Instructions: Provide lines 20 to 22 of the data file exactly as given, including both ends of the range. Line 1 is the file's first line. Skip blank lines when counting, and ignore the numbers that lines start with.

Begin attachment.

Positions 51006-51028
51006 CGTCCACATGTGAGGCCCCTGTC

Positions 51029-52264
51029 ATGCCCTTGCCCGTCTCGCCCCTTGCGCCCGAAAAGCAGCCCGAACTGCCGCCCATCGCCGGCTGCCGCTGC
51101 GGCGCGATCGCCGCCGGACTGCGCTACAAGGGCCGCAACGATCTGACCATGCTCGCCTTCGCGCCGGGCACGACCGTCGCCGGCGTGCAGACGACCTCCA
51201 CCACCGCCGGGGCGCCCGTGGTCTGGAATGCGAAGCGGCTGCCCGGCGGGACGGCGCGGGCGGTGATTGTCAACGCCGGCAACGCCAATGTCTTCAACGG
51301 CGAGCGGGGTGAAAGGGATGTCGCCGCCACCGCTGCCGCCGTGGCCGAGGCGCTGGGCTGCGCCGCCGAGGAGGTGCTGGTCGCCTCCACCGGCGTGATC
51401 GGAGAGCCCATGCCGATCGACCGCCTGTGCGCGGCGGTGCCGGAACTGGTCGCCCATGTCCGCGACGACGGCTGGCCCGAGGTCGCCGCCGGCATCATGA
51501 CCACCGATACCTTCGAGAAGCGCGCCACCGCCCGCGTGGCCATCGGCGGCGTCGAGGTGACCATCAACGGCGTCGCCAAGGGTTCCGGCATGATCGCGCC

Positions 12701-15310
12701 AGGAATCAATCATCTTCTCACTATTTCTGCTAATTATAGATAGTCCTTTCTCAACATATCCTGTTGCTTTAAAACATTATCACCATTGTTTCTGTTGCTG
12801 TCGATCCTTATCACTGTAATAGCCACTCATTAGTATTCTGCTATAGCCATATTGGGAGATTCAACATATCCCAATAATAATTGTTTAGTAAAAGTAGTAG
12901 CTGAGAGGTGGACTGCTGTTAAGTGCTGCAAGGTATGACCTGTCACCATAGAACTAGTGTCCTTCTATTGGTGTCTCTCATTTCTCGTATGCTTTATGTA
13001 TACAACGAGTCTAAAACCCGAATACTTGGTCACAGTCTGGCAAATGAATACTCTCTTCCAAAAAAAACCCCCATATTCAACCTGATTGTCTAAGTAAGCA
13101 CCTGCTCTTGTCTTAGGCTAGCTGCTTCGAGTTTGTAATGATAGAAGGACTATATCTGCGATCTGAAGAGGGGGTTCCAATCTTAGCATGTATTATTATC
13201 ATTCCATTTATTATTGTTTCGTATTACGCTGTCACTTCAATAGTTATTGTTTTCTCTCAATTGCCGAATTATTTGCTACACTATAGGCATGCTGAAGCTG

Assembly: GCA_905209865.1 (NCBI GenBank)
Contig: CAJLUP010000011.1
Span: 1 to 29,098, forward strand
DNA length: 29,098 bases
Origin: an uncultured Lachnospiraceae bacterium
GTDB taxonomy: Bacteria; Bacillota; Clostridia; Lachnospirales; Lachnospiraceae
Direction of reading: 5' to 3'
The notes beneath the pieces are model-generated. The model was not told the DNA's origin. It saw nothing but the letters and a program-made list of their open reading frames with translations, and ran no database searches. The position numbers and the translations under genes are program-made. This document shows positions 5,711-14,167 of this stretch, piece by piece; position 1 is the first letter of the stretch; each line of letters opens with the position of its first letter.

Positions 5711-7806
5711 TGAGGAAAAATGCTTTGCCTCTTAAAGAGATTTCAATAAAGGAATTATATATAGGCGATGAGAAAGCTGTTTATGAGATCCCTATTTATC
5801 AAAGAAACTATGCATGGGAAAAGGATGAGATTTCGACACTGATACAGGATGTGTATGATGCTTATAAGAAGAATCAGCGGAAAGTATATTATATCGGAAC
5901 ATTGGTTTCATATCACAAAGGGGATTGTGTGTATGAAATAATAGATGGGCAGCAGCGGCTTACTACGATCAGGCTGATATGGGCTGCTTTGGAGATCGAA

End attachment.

DNA length: 29,098 bases
Origin: an uncultured Lachnospiraceae bacterium
GTDB taxonomy: Bacteria; Bacillota; Clostridia; Lachnospirales; Lachnospiraceae